Gheorghe Argeșanu

Gheorghe Argeşanu (28 February 1883 – 26/27 November 1940) was a Romanian cavalry general and politician who served as a Prime Minister of Romania for about a week in 1939 (21 September-28 September).

List of utility helicopters

This is a list of utility helicopters

AgustaWestland AW109

Aérospatiale SA 360 Dauphin

Bell Huey familyUH-1 Iroquois

Bell UH-1N Twin Huey

UH-1Y Venom

Eurocopter EC135

Eurocopter AS355

HAL Dhruv

Harbin Z-9

Mil Mi-8 Mil Mi-17

Kamov Ka-27

NHIndustries NH90

Puma Family

SA 330 Puma

Atlas Oryx

IAR 330

Eurocopter AS532 Cougar

Eurocopter EC725 Caracal

KAI KUH-1 Surion

Sikorsky S-70

Sikorsky UH-60 Black Hawk

Westland Lynx

Plasan Sand Cat

The SandCat (Hebrew: פלסן קרקל) is a composite armored vehicle designed by the then Plasan Sasa (now Plasan) of Israel. The SandCat, which is presented as a single bi-capitalised word, was shown publicly for the first time at AUSA during October 2005. The latest models were shown for the first time at Eurosatory 2018. The SandCat is based on a commercial Ford F-Series chassis. Approximately 700 SandCats have been produced since 2004, and while Plasan has never released complete details, these are known to be in service with at least 16 users across five continents, and in a wide variety of roles that range from Police/internal security to combat/patrol.


The serval (Leptailurus serval) is a wild cat native to Africa. It is rare in North Africa and the Sahel, but widespread in sub-Saharan countries except rainforest regions. On the IUCN Red List it is listed as Least Concern.It is the sole member of the genus Leptailurus and was first described by German naturalist Johann von Schreber in 1776. Three subspecies are recognised. The serval is a slender, medium-sized cat that stands 54–62 cm (21–24 in) at the shoulder and weighs 9–18 kg (20–40 lb). It is characterised by a small head, large ears, a golden-yellow to buff coat spotted and striped with black, and a short, black-tipped tail. The serval has the longest legs of any cat relative to its body size.

Active in the day as well as at night, servals tend to be solitary with minimal social interaction. Both sexes establish highly overlapping home ranges of 10 to 32 km2 (4–12 sq mi), and mark them with feces and saliva. Servals are carnivores – they prey on rodents (particularly vlei rats), small birds, frogs, insects, and reptiles. The serval uses its sense of hearing to locate the prey; to kill small prey, it leaps over 2 m (6 ft 7 in) above the ground to land on the prey on its forefeet, and finally kills it with a bite on the neck or the head. Mating takes place at different times of the year in different parts of their range, but typically once or twice a year in an area. After a gestational period of two to three months, a litter of one to four is born. Weaning occurs at one month, and kittens begin hunting on their own at six months. The juveniles leave their mother at 12 months.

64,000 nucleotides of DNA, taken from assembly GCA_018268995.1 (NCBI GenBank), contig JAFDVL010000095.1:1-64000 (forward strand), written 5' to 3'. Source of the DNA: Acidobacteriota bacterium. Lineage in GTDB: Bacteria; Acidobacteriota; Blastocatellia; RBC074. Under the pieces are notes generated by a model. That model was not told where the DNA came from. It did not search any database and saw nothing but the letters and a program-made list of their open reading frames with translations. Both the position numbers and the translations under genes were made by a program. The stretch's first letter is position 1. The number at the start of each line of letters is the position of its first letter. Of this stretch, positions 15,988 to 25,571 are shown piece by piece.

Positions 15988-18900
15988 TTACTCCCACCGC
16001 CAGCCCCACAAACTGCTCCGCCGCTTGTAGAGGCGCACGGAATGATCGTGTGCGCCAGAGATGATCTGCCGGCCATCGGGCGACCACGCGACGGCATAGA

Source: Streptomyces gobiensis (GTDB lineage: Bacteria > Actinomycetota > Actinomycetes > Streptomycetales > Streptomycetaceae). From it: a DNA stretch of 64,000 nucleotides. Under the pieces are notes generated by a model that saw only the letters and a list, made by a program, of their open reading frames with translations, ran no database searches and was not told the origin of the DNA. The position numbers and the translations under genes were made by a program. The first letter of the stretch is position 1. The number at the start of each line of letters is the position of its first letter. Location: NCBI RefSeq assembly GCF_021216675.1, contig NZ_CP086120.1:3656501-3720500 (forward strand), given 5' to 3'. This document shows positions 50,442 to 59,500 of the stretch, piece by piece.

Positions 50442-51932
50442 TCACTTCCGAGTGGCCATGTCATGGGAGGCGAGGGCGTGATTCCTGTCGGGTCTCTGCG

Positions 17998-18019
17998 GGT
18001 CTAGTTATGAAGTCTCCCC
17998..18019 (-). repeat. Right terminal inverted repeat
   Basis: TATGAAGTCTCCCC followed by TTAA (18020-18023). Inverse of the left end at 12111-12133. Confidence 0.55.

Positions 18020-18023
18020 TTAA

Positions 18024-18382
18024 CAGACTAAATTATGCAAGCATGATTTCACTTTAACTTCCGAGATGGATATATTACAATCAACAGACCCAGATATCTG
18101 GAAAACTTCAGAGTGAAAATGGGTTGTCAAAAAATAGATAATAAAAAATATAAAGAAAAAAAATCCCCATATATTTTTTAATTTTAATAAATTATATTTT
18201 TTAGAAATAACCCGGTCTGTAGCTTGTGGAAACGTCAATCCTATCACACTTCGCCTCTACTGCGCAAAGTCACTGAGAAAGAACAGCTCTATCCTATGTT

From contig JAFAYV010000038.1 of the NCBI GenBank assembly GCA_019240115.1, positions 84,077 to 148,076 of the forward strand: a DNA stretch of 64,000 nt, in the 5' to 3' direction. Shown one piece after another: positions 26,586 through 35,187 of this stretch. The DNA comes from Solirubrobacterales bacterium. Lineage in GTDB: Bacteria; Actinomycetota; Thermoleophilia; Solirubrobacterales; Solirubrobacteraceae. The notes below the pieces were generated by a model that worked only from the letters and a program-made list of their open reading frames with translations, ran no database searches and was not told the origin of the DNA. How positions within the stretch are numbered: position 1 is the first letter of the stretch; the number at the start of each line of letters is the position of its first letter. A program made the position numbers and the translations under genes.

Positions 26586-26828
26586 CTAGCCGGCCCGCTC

The serval prefers areas with cover such as reeds and tall grasses and proximity to water bodies, such as wetlands and savannahs. It occurs in protected areas across its range, and hunting of servals is either prohibited or regulated in several countries.

Stadionul Parc (Caracal)

Parc Stadium is a multi-use stadium in Caracal, Olt county, Romania. It is currently used mostly for football matches, and is the home ground of FC Caracal. The stadium holds 12,000 people.

Yotvata Hai-Bar Nature Reserve

The Yotvata Hai-Bar Nature Reserve is a 3,000-acre (12 km2) breeding and reacclimation center administered by the Israel Nature Reserves & National Parks Authority, situated in the Southern Arabah near Yotvata.

The Yotvata Hai-Bar is the desert counterpart of the Carmel Hai-Bar Nature Reserve which operates in the country's Northern Mediterranean forest.

Endangered and locally extinct animals mentioned in the Bible are bred here for possible reintroduction to the Negev desert. The Asian wild ass has already been reintroduced in the Makhtesh Ramon into the wild. In addition the park has some rare desert animals, which are not native to Israel, like the scimitar oryx and the Red-necked ostrich from northern Africa.

Some of the species bred here are:

Arabian oryx (Oryx leucoryx)

Scimitar oryx (Oryx dammah)

Red-necked ostrich (Struthio camelus camelus)

Addax (Addax nasomaculatus)

Asian wild ass (hybrids of Equus hemionus kulan and Equus hemionus onager)

Somali wild ass (Equus africanus somaliensis)

Caracal (Caracal caracal schmitzi)

Arabian sand cat (Felis margarita harrisoni)

Arabian leopard (Panthera pardus nimr)

South African cheetah (Acinonyx jubatus jubatus)

Arabian wolf (Canis lupus arabs)

Dorcas gazelle (Gazella dorcas)

Griffon vulture (Gyps fulvus)

Nubian ibex (Capra nubiana)

Persian leopard (Panthera pardus ciscaucasica)

Striped hyena (Hyaena hyaena)

Extant Carnivora species

This page is based on a Wikipedia article written by authors (here).
Text is available under the CC BY-SA 3.0 license; additional terms may apply.
Images, videos and audio are available under their respective licenses.